How warm/cold weather affects our eating



When it’s warmer we tend to craver lighter or cooler foods. We tend to get dehydrated much quicker in warmer weather as our skin produces sweat which cools our body temperature when it evaporates. This is particularly true if we are being physically active, it’s not uncommon to lose 1kg of fluid through sweating in just an hour. Our bodies tend to want either cold foods that will cool our core temperature, foods with a high water content, or both. Cold fruit or salads are examples of this, which are also high in fibre so keep you fuller for longer, meaning you may eat less frequently. The other factor to consider is fluid intake- if you are drinking a lot of water, there will be less room in your stomach for food before you feel full.


In winter when we are cold, we look for foods that will warm us up- stews or casseroles that are often higher in protein or carbohydrates and calories, or pies/pastries. Hot drinks like tea/coffee/hot chocolates may have sugar or milk added to make them contribute more calories than water. Changes in the amount of sunlight can trigger Seasonal Affective Disorder (SAD), with shorter days resulting in drops in serotonin, and therefore lower moods and feelings of depression. This can lead to emotional eating, and choosing those comfort foods that are usually very high sugar/fat/calorie options. You also tend to move less, getting outside less, staying inside and being less active, so you burn off less calories during the day.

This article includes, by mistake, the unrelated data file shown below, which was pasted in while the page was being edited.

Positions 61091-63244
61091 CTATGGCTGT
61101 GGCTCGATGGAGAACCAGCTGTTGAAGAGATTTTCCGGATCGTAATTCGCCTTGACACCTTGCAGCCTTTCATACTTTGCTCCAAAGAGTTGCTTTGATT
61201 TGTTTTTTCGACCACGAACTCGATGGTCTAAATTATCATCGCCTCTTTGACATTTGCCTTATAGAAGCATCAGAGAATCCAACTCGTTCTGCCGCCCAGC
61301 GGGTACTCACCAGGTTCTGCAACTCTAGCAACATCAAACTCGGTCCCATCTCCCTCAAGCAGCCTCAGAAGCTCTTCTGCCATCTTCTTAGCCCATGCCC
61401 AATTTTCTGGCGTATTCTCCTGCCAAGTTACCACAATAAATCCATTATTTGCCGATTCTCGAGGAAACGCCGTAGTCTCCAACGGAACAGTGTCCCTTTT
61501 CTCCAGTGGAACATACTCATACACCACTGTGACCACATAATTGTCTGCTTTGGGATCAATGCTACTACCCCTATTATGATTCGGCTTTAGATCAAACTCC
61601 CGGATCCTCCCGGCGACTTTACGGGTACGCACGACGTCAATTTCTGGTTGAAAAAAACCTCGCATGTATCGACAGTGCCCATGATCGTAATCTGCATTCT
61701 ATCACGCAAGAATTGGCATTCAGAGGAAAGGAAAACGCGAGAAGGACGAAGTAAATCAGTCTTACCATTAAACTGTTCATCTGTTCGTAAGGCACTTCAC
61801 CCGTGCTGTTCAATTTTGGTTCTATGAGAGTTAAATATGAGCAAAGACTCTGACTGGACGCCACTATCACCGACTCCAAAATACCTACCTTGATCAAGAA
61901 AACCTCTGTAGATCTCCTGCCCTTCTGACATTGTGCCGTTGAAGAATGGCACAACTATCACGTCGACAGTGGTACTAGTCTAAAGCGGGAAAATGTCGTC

If we are more aware of what our triggers are to overeat or choose more energy dense options in winter, and can learn to utilize some of the natural instincts that occur during summer, we can keep our calorie intake more consistent throughout the year. Hot meals can include less starchy vegetables- like potato, sweet potato, corn, peas, parsnip, pumpkin- and more non-starchy vegetables- like tomato, mushrooms, spinach, onion, carrots, celery, and fresh herbs. We can choose hot drinks like fruity/herbal teas that don’t require sugar or milk to be added. Using bright fluorescent lights during your waking hours can help alleviate serotonin drops seen with SAD. Making sure you drink plenty of water, especially before meals can help reduce appetite or confusing thirst signals with hunger signals. And of course, find ways to still get your daily physical activity in- exercise is a great way to help you warm up!

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